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Americans want Uncle Sam's help putting healthy foods on their dinner table

Oakbrook Terrace, Ill., March 8, 2010 Americans recognize things need to change in the grocery aisle, and they support Uncle Sam's efforts to overhaul what is included in their food and on the packages. The majority also believe they are individually responsible for making the right food choices to avoid obesity, but will readily accept the government's help to be successful, according to a new survey by FoodMinds.

"In light of all the recent attention around food labeling and nutrition guidance programs, we wanted to get a sense of what the consumer actually thought," said Grant Prentice, FoodMinds' director of Strategic Insights. "We heard clearly they believe things need to change and that it makes sense for the government to lead that charge."

Americans Want Uncle Sam

Involved in Food Labels

  • Eighty-six percent of consumers are interested in the government implementing objective front-of-pack labeling that calls out calories and beneficial nutrients such as vitamin D or fiber
  • Seventy-seven percent of shoppers are interested in front-of-package labels designed to warn them of products with high calories, low nutrients
    • And, 64 percent said if their favorite food had a warning label on it, they would either eat less or stop buying the product entirely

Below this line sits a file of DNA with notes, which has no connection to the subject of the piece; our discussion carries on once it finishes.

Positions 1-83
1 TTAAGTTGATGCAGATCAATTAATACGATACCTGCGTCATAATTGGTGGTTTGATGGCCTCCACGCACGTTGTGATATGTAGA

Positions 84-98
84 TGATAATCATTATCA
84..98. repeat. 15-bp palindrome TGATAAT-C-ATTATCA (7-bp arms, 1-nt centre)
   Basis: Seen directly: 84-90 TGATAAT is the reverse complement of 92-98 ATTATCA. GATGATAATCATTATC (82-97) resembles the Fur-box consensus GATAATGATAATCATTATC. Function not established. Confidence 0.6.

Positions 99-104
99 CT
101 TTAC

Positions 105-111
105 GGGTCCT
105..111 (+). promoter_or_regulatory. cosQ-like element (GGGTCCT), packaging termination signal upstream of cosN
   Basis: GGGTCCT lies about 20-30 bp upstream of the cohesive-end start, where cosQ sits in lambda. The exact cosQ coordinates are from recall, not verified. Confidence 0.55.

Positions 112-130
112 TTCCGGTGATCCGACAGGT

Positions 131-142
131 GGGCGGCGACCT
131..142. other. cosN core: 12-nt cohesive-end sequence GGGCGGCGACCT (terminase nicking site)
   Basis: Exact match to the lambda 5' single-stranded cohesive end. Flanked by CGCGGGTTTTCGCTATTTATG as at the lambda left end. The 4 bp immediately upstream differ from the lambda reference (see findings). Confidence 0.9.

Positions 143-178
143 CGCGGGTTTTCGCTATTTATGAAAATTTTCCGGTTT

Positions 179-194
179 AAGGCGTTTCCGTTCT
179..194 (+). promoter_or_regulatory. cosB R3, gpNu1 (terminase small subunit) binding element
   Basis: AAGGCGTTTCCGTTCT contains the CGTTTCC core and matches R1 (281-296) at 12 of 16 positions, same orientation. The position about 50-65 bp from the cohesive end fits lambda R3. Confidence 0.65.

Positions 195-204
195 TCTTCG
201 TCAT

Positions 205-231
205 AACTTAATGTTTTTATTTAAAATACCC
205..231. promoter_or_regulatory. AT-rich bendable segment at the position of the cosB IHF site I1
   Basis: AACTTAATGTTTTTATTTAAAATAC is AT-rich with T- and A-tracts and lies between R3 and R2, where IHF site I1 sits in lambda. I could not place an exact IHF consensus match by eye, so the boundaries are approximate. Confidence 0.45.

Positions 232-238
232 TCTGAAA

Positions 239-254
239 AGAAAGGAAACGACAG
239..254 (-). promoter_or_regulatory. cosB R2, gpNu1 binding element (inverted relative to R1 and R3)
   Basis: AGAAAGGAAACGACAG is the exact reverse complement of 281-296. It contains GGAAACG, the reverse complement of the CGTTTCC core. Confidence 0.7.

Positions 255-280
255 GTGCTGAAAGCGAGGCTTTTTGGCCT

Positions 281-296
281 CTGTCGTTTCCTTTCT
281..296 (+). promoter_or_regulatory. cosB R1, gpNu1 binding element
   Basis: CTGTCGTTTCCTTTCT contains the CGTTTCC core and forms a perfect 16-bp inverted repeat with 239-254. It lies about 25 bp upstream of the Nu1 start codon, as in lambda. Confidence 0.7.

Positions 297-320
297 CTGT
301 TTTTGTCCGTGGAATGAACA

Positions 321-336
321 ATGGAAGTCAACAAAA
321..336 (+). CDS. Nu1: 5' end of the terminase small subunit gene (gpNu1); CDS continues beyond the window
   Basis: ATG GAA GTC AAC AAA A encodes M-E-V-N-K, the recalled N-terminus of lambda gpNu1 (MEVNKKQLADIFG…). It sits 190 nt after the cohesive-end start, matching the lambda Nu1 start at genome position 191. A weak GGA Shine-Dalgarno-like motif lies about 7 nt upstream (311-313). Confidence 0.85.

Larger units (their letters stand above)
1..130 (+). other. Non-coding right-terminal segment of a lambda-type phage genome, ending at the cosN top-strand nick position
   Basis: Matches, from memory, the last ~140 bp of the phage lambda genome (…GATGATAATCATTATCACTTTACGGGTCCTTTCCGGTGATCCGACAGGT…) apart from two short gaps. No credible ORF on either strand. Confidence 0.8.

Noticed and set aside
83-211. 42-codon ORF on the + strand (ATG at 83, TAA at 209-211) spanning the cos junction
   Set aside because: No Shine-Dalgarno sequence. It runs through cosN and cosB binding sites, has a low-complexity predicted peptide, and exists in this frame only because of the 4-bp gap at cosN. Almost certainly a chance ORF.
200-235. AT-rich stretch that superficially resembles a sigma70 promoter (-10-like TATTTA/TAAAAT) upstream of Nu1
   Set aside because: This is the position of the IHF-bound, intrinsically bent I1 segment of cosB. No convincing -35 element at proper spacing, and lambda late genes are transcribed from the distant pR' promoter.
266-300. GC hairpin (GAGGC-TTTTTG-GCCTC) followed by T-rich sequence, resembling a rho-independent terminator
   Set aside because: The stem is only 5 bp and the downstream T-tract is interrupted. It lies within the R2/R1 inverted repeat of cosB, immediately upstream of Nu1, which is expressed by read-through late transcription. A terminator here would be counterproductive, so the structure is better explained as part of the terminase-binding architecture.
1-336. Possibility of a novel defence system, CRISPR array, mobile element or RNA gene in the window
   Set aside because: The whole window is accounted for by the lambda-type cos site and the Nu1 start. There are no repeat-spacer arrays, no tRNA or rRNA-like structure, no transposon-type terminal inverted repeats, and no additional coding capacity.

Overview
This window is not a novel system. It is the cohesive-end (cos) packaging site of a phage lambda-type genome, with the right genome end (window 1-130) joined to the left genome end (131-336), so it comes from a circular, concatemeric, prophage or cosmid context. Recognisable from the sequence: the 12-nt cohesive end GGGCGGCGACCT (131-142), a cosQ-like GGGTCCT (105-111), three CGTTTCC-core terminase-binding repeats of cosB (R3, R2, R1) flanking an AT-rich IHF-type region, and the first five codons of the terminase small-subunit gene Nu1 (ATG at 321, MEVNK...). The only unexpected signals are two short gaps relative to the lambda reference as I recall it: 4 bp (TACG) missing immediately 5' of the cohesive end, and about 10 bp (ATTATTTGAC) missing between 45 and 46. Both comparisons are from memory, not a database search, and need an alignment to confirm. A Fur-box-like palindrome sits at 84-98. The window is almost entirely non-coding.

To Help Educate, Mitigate and Motivate

  • Seventy-four percent favor government-sponsored nutrition education programs to help them better identify the "good" versus the "bad" foods
  • Fifty-eight percent support the government banning advertising of "unhealthy" foods to children and young adults
  • Half are in favor of the government allowing employers to reward healthier employees while levying higher costs or fines to punish those who engage in unhealthy behaviors

But Not His Taxes

  • Rejected by 65 percent of shoppers are proposed taxes on soft drinks and foods high in sugar and calories, but low in nutritional value

Just the (Nutrition) Facts, Ma'am

Consumers love food-related information and want more of it, in particular basic, factual data.

  • The Nutrition Facts panel ranks first with 93 percent of shoppers saying it's a very or somewhat useful tool, followed by front-of-pack information (low fat, high in fiber, etc.) at 88 percent
  • Not quite as popular are marketing-oriented claims such as "helps lose weight," "helps build strong bones," with 71 percent of shoppers finding them useful
  • Three quarters of shoppers like seeing where their food comes from ("organic," "natural" and "sustainable farming practices")

Not It! Significant Minority Believes Others Responsible for Individuals' Eating Habits

  • When asked who holds the primary responsibility to make sure the public makes right food choices to avoid obesity, 38 percent chose: 14 percent said food companies, 12 percent said the government, nine percent said the health care system and three percent pointed to the educational systems


Contact: Laura Muma
FoodMinds LLC

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